The Story Behind Truss: A Short Review of High-MOI TaylorMade Putters and the Journey to Truss

By Tony Starks| 20 février 2020

The franchise of Spider putters sparked a revolution of sorts. Over the last decade-plus, a shift occurred on the PGA Tour where more than 60 percent of players now use a mallet-style putter. The numbers were virtually flipped prior to that – with the majority of golfers opting for a blade.

Over that span of time, our engineers refined the look and performance of Spider. Going from large, over-sized designs like Monza Spider (2009) to the more compact and modern Spider X. Early designs relied on the large size to increase MOI (forgiveness and stability), while the newest Spider accomplishes it through a multi-material design that allows for extreme perimeter weighting.

From address, the Truss putter resembles a classic blade design.Élargir
From address, the Truss putter resembles a classic blade design.

Thinking back, these mallet-shapes were thought to be unconventional when they were first released, but now you can’t flip on a Tour event without seeing one. How did that shift happen? Well, golfers realized all the performance benefits that came along with them – mainly alignment, forgiveness, stability and roll consistency across the face.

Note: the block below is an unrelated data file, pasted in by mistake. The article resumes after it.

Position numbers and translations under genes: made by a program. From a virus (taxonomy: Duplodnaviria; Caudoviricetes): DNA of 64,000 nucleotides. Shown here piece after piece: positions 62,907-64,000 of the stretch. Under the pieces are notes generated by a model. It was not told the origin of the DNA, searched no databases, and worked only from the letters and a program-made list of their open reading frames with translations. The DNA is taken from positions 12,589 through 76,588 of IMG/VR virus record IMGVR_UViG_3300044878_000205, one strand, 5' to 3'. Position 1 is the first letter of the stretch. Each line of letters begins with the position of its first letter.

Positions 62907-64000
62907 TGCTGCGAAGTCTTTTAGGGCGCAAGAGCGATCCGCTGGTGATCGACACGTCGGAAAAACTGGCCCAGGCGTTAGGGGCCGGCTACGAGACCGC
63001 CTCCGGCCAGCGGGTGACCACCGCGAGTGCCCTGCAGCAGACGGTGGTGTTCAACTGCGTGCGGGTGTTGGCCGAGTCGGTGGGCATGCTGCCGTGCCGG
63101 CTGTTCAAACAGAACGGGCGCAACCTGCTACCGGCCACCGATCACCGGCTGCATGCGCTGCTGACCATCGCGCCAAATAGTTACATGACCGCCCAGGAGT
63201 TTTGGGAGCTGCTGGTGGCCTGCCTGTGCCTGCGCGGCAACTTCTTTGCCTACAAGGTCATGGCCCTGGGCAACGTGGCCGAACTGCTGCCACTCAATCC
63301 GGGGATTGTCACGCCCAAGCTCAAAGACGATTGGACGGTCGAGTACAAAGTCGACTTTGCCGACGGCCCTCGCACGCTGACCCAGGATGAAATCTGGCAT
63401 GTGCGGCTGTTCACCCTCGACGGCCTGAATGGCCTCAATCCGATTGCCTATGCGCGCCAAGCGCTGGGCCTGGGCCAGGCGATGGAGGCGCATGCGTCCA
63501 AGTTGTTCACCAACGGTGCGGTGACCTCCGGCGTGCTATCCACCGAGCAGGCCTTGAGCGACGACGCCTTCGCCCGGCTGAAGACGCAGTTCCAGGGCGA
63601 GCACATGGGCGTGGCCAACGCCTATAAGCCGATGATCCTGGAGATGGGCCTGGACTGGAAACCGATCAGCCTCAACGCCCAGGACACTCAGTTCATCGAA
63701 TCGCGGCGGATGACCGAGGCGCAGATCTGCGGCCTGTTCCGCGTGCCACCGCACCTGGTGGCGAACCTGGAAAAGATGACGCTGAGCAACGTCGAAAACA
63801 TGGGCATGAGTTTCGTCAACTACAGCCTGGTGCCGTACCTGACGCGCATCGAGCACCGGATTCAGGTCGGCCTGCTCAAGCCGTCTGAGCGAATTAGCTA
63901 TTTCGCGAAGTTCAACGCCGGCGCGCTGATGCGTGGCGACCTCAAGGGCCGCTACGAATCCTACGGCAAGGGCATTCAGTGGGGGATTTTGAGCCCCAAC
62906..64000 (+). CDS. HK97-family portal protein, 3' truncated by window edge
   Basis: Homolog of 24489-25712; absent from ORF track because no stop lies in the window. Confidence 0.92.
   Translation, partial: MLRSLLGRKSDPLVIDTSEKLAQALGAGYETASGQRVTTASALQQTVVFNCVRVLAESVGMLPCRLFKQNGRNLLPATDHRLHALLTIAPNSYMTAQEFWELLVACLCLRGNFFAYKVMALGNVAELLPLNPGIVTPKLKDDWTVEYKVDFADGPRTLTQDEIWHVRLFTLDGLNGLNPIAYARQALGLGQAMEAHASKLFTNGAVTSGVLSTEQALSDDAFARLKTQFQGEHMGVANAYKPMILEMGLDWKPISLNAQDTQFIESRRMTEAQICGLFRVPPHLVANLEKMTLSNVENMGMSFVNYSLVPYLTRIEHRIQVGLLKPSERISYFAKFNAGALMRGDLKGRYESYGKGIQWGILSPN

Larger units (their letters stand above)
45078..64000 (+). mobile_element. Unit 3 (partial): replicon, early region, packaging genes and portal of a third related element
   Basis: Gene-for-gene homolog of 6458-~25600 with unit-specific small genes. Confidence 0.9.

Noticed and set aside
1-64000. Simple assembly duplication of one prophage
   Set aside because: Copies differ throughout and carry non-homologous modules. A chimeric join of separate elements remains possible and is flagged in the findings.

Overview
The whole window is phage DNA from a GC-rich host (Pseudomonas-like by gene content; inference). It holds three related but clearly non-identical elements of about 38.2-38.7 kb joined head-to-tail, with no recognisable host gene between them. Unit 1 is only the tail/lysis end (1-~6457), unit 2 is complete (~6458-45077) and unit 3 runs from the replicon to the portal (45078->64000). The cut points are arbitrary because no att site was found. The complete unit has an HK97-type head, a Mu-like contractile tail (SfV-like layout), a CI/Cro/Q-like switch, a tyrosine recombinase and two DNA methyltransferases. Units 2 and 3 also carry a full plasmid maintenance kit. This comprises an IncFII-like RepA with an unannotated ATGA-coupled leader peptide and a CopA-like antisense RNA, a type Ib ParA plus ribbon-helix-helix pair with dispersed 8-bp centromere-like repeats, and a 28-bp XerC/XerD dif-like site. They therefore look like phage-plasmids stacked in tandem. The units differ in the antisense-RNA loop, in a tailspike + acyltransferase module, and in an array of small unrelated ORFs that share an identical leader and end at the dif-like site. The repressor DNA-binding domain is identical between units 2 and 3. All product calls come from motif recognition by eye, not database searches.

Even with that said, there’s still a healthy population of players who appreciate the benefits of a mallet but still desire a more classic blade shape. There’s even a number of players who switch back-and-forth between the styles – with Dustin Johnson being one of the most frequent tinkerers. He has had great success with the Spider but frequently switches into a blade because he appreciates the clean look at address.

Enter Truss. This new generation of TaylorMade putters is designed to deliver the high-MOI performance characteristics of a mallet, but in a package that closely resembles a classic shape from address.

From the front or the rear, Truss putters look like nothing else you’ve seen before. The radically designed hosel creates multiple contact points along the topline providing more support for the putter blade. This design is meant to reduce deflection and twisting at impact (especially on putts hit towards the toe), protecting the purity of the roll while promoting enhanced forgiveness.

There’s no way around it. It looks different. It’s a putter that will make you do a double take the first time you see it. But so did the Spider 10 years ago.

Check out the video above from our very own Chris Trott.